Friday, 14 January 2011

[425] The 10 Most Under-Appreciated Movies of 2010

In the midst of essay horrors, I was asked to contribute to Den of Geek's feature regarding films from 2010 that didn't find their audience, or were unduly under-appreciated. It's a good list, and I'm looking forward to checking out the five on the list that I didn't get to see last year. 2010 was definitely a year of 'must-see' films, even if many seem to be touting it as an underwhelming year. The fact is, there are plenty of gems outside of the obvious top 5s or 10s.

I wrote little sections on Tamara Drewe and Down Terrace, in a post-essay haze at about 2am. I'll excerpt them below, but make sure you read the full article as well.




2010 wasn't too kind on comic book movies, with only Kick-Ass managing to unite find both box office success and critical acclaim. However, Tamara Drewe showed us an alternative world that lay beyond superheroics.

Adapted from the serialised strip in the Guardian, created by Posy Simmonds, Tamara Drewe was directed by Stephen Frears, and starred Gemma Arterton, Roger Allam and Tamsin Greig, making it a real surprise that it didn't ensnare the literate, middle class audience it so effectively captured in its tragicomic tale of racing pulses in a rural writer's retreat.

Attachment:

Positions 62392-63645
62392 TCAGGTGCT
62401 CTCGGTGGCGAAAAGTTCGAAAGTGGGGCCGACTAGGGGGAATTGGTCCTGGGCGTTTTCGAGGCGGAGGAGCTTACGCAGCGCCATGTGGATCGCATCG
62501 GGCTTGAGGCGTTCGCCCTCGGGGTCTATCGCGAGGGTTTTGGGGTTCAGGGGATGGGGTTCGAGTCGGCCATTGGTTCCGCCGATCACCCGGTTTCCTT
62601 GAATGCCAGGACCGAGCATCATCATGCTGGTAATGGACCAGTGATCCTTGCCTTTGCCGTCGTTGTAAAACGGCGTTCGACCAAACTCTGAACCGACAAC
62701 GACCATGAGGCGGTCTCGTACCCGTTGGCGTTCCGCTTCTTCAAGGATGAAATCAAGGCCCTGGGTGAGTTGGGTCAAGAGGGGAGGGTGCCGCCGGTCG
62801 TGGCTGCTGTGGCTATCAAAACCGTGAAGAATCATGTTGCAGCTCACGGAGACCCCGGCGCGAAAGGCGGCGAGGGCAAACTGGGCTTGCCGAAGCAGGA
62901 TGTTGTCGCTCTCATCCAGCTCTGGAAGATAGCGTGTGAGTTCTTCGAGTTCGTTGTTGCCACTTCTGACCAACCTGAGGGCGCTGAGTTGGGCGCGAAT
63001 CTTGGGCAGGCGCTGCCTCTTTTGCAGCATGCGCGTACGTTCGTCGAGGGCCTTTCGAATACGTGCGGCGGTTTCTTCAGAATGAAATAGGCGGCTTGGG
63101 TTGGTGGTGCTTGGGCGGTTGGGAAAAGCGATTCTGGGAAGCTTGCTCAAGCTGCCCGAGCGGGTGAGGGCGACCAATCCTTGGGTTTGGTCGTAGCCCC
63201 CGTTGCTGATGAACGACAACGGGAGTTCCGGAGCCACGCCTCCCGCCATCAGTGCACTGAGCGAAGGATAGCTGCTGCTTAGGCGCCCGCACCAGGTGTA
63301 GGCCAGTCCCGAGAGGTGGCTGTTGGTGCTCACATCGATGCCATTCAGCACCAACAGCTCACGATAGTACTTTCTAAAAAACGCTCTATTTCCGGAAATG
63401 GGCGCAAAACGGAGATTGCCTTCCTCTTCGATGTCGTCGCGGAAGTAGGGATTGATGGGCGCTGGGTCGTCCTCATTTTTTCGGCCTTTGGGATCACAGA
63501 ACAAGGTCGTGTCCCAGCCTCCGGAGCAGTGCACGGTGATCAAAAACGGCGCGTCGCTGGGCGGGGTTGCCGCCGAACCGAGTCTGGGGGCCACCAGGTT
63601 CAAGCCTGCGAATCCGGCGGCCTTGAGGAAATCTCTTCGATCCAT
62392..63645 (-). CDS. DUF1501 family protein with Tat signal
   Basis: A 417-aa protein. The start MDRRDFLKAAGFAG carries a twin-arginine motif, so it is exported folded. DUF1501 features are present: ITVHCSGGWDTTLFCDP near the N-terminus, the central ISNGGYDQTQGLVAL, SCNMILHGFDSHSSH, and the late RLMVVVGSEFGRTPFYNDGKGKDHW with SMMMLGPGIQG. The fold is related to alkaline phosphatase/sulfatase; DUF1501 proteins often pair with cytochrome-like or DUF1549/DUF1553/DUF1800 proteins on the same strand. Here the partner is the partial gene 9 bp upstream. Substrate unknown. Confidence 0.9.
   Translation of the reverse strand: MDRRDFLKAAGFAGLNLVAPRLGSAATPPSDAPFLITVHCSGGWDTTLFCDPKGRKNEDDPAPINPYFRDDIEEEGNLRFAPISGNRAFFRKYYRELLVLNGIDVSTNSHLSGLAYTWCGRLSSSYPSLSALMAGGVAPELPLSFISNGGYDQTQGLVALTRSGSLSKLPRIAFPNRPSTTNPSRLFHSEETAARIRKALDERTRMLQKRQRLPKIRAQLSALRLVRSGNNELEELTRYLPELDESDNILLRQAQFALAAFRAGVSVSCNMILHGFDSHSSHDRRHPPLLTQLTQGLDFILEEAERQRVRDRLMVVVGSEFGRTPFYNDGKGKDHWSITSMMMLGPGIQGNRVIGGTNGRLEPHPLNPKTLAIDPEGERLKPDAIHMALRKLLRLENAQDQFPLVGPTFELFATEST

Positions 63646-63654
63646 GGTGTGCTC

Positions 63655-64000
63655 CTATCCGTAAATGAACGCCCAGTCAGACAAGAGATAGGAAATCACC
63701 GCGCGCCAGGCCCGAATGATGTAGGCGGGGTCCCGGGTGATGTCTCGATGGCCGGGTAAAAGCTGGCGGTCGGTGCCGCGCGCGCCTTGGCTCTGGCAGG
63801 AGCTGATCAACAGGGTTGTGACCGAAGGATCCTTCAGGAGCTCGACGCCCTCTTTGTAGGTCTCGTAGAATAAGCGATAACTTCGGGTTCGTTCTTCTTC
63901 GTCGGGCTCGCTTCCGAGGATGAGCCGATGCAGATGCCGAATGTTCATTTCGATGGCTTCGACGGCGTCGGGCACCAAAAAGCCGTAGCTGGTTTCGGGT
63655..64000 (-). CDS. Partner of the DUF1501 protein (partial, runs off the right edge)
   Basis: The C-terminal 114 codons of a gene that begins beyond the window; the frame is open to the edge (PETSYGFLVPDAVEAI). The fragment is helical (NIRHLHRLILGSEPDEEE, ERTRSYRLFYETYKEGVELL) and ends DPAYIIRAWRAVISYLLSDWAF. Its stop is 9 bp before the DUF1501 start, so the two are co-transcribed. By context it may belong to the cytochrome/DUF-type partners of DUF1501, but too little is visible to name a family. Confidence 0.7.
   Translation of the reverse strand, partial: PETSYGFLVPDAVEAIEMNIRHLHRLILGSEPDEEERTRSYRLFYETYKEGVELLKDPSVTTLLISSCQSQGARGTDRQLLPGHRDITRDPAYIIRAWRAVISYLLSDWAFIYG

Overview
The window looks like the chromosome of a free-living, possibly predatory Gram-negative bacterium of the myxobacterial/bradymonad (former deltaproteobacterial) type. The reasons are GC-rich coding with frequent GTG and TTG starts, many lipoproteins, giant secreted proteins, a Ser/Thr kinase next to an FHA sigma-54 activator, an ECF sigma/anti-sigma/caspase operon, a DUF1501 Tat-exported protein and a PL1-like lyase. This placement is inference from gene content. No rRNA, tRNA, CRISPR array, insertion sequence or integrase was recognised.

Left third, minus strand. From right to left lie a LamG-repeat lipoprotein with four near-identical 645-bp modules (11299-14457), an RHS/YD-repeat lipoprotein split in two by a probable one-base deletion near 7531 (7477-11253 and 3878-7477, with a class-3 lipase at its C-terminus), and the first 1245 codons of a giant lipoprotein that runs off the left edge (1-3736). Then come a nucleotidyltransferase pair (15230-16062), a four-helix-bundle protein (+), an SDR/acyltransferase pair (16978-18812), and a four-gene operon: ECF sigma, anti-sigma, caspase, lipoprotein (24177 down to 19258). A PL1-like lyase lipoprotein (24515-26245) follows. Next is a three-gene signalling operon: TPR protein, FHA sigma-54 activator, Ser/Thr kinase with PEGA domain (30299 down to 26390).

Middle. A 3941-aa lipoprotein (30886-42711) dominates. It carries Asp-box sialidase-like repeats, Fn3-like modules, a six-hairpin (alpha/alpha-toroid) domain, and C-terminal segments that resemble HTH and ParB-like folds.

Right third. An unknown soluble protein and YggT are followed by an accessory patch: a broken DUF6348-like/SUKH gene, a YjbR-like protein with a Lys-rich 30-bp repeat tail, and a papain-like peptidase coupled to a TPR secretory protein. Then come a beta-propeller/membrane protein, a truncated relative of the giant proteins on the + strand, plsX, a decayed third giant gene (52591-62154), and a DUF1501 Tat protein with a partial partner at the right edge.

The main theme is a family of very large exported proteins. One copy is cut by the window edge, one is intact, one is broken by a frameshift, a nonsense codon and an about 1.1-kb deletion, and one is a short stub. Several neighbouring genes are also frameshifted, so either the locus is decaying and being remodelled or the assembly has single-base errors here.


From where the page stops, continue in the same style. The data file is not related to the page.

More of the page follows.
Sure, its tone is a little muddled at times, especially in the broad caricaturing of Dominic Cooper's boisterous rock star boyfriend, but we dare you to resist the film's secret weapons, the bitchy teens played to high-pitched perfection by Jessica Barden and Charlotte Christie, who look on Drewe's escapades with a mixture of extreme jealousy and hopeless, wide-eyed aspiration.


...

So, Monsters was the low-budget, Brit-indie smash of the year. A deserved well done to Gareth Edwards and all involved, but we were seriously gunning for Down Terrace to experience a similar sort of breakthrough.

From veteran TV director Ben Wheatley, this feature debut mixed up gangster cliches with a wonderfully dour Brighton setting, playing out the disintegration of a family alongside the decline of their nefarious business, which, all too fittingly, involved running a local boozer with a profitable sideline in selling junk on eBay.

It was a joy to see familiar faces in disarming roles, such as Michael Smiley's unlikely hitman, or Julia Deakin's unnervingly callous matriarch.

But it's the film's central pair, a father-son duo that is as odd as they come, that stood out, as 30-something Karl attempts to wiggle out from under his dad's thumb. Which would be tough going in any typical mafioso epic, but with Bill, whose drug-frazzled youth has given way to wildly erratic behaviour, from impromptu blues jams to the out-of-the-blue pronouncement "Hey, I'm God!", things are, understandably, a little trickier.

Down Terrace deserved better.


Read the full article here.

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